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March 15, 2012 6:54 pm
The International Organisation of Securities Commissions (Iosco), the umbrella body for the world’s market regulators, has published a set of broad principles that aim to establish best practice standards for the exchange traded funds industry.
Iosco’s consultation paper, published on Wednesday, concentrates on improving transparency standards and disclosure requirements, building on work being done by a range of regulators in response to the rapid growth of the ETF industry worldwide.
Iosco proposed 15 principles for ETFs as a framework for market participants and regulators but it also emphasised that it was not advocating a one-size-fits-all approach. It said some of the suggested guidelines could be better viewed as industry best practice rather than regulatory requirements. The responsibility for the implementation of any new rules still lies with national regulators.
Last year, numerous national and international regulators expressed concerns about ETFs with the Financial Stability Board, the body that co-ordinates financial regulators, International Monetary Fund and Bank of International Settlements all issuing critical reports.
In Europe, the European Securities and Markets Authority (Esma) is currently evaluating industry responses to new draft guidelines for ETFs and other Ucits funds published in January.
One ETF expert noted that Iosco’s principles apply only to exchange traded funds. Although Iosco called on regulators to encourage disclosures to help retail investors clearly differentiate ETFs from other types of exchange traded products, Deborah Fuhr of ETF Global Insight, said it should have gone further.
“There is the potential for confusion as some investors do not always understand that there can be differences in terms of tax, administration and counterparty risk exposures between ETFs and other types of exchange traded products.”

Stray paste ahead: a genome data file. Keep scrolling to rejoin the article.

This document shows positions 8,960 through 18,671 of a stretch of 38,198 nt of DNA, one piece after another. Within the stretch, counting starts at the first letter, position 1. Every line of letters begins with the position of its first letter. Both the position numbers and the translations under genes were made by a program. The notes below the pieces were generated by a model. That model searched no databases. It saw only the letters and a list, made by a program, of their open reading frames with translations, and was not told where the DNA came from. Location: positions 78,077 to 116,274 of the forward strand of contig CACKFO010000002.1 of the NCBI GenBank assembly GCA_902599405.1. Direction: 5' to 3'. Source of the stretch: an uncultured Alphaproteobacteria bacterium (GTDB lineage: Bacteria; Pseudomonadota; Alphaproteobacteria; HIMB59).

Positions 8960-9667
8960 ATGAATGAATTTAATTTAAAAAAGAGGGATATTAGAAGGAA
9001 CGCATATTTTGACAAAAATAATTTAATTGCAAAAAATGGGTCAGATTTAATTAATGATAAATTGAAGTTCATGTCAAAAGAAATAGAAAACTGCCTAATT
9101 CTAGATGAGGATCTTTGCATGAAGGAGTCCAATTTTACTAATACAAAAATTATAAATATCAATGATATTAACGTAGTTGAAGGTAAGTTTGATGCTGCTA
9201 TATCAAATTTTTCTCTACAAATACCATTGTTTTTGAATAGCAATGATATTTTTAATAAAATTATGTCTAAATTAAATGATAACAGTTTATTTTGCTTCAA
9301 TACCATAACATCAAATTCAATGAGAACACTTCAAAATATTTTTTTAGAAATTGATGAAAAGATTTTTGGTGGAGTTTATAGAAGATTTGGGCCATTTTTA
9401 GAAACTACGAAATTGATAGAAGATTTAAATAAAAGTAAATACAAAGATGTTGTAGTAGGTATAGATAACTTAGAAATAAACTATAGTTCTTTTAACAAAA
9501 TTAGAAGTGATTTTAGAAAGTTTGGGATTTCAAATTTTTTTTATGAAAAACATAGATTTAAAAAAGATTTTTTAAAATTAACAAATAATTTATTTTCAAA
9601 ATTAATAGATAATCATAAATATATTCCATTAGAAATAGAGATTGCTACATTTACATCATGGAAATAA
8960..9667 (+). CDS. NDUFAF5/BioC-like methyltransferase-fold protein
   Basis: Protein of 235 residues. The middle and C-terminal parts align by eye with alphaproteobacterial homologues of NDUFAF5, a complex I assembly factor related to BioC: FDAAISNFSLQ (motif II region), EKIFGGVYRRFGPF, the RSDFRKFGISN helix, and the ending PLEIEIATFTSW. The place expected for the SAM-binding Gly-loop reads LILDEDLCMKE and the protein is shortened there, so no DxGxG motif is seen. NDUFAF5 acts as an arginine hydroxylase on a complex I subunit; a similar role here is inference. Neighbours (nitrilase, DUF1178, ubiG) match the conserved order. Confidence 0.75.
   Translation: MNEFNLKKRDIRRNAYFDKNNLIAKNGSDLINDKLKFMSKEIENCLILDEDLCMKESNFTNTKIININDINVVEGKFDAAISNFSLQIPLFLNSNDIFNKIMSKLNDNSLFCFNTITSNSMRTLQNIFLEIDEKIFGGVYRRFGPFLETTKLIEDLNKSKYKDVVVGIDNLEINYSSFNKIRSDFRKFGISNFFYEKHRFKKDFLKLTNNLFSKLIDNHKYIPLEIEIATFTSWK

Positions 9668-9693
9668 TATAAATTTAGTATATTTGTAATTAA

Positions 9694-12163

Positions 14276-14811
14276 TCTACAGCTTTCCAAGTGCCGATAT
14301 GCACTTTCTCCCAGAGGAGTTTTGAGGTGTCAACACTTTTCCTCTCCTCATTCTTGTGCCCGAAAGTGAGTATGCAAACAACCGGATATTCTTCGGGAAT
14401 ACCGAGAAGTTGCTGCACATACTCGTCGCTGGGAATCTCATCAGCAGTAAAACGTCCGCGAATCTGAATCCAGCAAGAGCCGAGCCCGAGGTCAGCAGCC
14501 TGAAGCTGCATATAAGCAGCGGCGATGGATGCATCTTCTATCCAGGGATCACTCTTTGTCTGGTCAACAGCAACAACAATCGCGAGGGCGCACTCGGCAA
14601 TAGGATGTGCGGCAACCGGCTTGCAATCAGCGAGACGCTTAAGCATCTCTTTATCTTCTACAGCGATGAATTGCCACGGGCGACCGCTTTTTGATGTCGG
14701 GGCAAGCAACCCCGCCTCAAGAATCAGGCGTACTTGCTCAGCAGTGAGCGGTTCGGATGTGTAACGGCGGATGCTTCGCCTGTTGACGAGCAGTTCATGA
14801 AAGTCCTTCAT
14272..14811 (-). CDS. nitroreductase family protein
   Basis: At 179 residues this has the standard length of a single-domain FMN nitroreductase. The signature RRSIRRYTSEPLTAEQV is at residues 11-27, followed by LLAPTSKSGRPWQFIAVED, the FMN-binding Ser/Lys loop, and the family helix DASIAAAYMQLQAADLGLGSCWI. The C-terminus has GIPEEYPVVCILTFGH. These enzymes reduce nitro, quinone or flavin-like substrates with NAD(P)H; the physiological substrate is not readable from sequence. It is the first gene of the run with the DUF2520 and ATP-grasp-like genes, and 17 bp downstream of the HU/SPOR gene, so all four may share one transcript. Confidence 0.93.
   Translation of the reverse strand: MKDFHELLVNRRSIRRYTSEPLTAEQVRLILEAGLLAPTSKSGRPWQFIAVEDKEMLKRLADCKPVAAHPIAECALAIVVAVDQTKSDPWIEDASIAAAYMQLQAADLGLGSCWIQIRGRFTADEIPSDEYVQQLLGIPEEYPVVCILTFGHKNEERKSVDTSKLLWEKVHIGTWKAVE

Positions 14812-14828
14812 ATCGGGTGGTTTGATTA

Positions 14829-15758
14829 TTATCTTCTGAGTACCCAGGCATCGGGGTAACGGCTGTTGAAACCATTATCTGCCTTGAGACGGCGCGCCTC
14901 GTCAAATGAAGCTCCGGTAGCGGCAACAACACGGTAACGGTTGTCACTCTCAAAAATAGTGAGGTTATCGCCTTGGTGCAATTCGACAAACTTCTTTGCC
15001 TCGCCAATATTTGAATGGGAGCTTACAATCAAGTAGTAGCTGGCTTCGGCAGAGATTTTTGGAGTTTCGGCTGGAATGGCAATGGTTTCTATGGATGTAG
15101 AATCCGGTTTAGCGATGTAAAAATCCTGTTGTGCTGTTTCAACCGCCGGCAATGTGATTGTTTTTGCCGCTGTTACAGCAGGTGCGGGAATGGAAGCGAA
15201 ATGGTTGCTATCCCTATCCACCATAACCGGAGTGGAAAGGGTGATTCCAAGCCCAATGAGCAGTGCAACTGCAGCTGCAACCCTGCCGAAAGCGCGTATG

Ms Fuhr also said Iosco’s and other regulators’ focus on exchange traded funds while ignoring other types of exchange traded products illustrated a lack of consistency in their approach.
The Iosco paper also indicated that some of the most acute concerns expressed by regulators about the possible systemic risks associated with ETFs are now viewed as part of broader issues for consideration.
For example, it said the FSB’s complaint in April 2011 about the risks to global financial stability posed by the increasing opacity and complexity of ETFs highlighted issues that were not exclusive to the ETF industry and therefore needed to be addressed from a broader perspective.
Iosco also noted that securities lending, another concern highlighted by the FSB, was not an issue specific to the ETF industry but a widespread practice. The systemic implications of securities lending needed to be better quantified, said Iosco, which also noted that both Esma and the FSB were currently working on policy recommendations in the area.
Iosco said regulators should also assess whether current rules addressed potential conflicts of interest raised by ETFs. It raised the issue of market makers being authorised or de-authorised to trade by an ETF provider and whether this might have an impact on fair pricing.
It also noted that transparency for ETF trading varied in different countries, depending on how much business is done in over-the-counter bilateral deals, rather than on exchange. Iosco said regulators should upgrade their monitoring of trading flows and consider whether to establish an audit trail system to improve their market surveillance capabilities.
The closing date for comments on the consultation paper is June 27 and Iosco will publish a follow up paper later in the year.
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